Uncanny X-Force #4 – Love, love, love this book.

Uncanny X-Men #532 – I’m about five issues behind on this title.  Greg Land … *gouges out eyeballs*

X-Men #7 – Wow, is this up to #7 already?  I think I left off on #3.  Has anyone been reading this?

Cursed Pirate Girl TPB CoverCursed Pirate Girl TP – I totally missed this story when it came out in single issues; I basically didn’t know it existed until last week and now I’m hearing about it everywhere.  I like pirates and I like pretty art, so it’s a near certainty I’ll like this book.  I hear the story’s amazing.

Other Stuff, Maybes, Borrows, Shelf-Reads:

X-23 #5 – I love the art on this book.  I could take or leave Gambit, though.  Marjorie Liu doesn’t let me down often.

Green Arrow #8 – I don’t know why I’m still reading this, honestly.  I keep waiting for something … anything to happen that will actually make the plot MOVE somewhere.  I may give it another one or two issues before I drop it.

Wonder Woman #606 – <Insert sound of car crash here>

Detective Comics #873 – Feels like five issues of this have come out since the last issue of Batman, Inc.  Where’s Batman, Inc. #3?  Did I blindly miss it somewhere?

Teen Titans #91 – Just ‘cause I like Damian.

Fantastic Four #587 – I’m actually not reading this; I don’t read FF, and the news has already spoiled which member is biting the dust.  But for those of you who are planning to pick it up, I hear there have been some surprise packaged issues popping up with Jonathan Hickman’s original signature on the cover, so maybe you’ll get lucky.

That’s all, kids.  What are YOU picking up?

Review: X-Men Legacy #239

X-Men Legacy #239Oh my God, I love this book so much.  More positivity!  This is THE BEST X-book out there right now, and it’s a shame if you’re an X-fan who’s not reading it.  Mike Carey has very carefully crafted X-Men Legacy in the time he’s had this book, re-defining his cast of characters through examination and growth, and in doing so, made it worth arguing that X-Men Legacy be considered the X-line’s flagship title, as opposed to Uncanny.  Mr. Carey has earned my utmost admiration during this process, and I wish more writers were like him in their approach to creating these stories.  Not only has he shown meticulous planning and attention to detail, but also a high degree of respect to the characters with whom he’s playing.  The best and most obvious example of this is his work with Rogue.  While he may have weakened this character in terms of her overall power set, he has alternately strengthened her as a person, grounded her, grown her up, and made her whole.  Mike Carey has done what countless other X-writers have failed to do for so long:  developed a character.  And he’s done it right.  As a huge Rogue fan, I can’t tell you what a relief it is to see her being used to her true potential.  Goodbye, whiney, untouchable Rogue.  Hello, strong, intelligent, hardass Rogue.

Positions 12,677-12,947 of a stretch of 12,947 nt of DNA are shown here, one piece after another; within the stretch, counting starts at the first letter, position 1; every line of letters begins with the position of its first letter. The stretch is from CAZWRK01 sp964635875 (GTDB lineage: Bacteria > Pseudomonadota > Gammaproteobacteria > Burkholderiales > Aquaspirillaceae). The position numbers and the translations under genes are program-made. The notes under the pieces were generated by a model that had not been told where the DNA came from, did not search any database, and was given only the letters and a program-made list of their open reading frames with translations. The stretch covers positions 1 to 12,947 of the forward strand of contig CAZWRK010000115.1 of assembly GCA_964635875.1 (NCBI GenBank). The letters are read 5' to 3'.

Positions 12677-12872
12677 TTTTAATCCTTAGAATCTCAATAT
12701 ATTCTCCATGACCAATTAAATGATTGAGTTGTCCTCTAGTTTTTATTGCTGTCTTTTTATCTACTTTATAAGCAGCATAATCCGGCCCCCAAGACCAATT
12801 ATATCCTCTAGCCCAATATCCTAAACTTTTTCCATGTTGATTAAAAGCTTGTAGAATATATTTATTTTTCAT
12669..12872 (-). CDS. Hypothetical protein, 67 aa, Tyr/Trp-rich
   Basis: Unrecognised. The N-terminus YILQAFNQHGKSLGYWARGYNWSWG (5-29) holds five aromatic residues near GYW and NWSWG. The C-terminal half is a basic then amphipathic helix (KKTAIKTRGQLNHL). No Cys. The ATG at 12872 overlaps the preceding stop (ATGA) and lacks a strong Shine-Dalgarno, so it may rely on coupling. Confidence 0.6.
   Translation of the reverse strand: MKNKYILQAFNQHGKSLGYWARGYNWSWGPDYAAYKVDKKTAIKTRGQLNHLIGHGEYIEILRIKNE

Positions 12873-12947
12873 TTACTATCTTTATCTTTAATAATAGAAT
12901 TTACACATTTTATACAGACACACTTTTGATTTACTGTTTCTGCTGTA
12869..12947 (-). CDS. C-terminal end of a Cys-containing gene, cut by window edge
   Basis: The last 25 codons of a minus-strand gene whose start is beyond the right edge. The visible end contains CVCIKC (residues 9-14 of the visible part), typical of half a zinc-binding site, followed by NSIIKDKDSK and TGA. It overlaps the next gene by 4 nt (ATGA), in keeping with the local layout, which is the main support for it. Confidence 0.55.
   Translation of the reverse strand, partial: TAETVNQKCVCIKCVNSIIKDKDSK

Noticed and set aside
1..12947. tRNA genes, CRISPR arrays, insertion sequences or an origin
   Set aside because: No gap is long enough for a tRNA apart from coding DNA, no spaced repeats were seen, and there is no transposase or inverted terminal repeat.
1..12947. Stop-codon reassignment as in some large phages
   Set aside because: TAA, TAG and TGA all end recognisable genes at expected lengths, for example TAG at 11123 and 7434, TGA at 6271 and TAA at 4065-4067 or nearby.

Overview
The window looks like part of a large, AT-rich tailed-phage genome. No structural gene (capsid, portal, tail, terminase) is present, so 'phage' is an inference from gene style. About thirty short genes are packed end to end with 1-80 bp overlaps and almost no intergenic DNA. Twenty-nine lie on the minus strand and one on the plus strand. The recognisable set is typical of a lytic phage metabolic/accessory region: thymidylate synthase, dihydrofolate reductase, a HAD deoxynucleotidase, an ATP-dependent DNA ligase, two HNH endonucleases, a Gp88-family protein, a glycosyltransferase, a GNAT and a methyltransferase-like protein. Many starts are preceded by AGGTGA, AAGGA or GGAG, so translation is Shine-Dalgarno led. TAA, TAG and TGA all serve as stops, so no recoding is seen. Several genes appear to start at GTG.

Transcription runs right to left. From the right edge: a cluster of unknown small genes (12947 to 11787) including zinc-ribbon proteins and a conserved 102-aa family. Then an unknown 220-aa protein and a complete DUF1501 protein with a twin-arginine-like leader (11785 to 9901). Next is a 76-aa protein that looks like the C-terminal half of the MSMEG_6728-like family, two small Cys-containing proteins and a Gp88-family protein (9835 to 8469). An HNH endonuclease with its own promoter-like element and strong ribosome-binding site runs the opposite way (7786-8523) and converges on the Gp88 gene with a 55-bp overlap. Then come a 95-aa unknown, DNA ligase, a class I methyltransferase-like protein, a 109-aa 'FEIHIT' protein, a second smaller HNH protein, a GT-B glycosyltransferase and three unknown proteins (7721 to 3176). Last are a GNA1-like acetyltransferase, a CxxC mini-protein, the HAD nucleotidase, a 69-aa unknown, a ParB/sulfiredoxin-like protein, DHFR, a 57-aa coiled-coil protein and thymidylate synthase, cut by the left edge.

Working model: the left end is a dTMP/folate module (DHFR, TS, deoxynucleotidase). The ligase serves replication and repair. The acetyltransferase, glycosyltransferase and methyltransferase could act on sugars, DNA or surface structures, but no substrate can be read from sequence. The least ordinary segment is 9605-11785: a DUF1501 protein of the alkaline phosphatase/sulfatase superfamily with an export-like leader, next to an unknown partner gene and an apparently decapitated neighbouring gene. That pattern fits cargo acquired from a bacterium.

This issue of Legacy continues in India, where young mutant Indra has come home to a comatose brother and a subsequent arranged marriage.  Meanwhile, in the heart of the city, Rogue, Magneto, Anole, and Loa take on a Sentinel sent by the Children of the Vault, who have made their triumphant return.  The group also takes in a new mutant girl, Luz, who has the power to bend light and create “light sculptures.”  Little do the X-Men know, she is on the run from the Vault, and proceeds to stir up trouble amongst the group of mutants before the Children make their appearance known at the end of the issue in order to recapture her.  There’s also an absolutely hilarious, badass, and completely unexpected scene between Rogue and Magneto that I won’t spoil for you, because it’s worth checking out.  So … go.  Check out.

And that’s just what’s happening on the surface.  Below that, there is so, so much more.  Carey is clearly continuing to build and plot with this storyline–wherever the story ends, we’ll continue to feel the effects of it long during the writer’s tenure, I’m sure.

What can I say about Clay Mann?  Something about his pencils echoes Olivier Coipel to me, and I like it.  In fact, this guy might just be my artistic hero.  I can’t remember the last time I actually opened up a comic and saw the human figure drawn proportionately and real.  Rogue is full bodied and lovely.  Magneto is robust in his civvies without appearing overly muscular and fake.  The background sceneries and architecture are inviting, and everything’s easy on the eyes.  Overall, I can’t imagine what this title might be like in the hands of someone else when it comes the script, and now the art is living up to the writing.  Can’t say I’ve been this happy about an X-book for a long time.

Publisher:  Marvel Comics
Written by Mike Carey
Pencils by Clay Mann
Inks by Jay Leisten
Colors by Brian Reber
Letters by VC’s Cory Petit
Price:  $2.99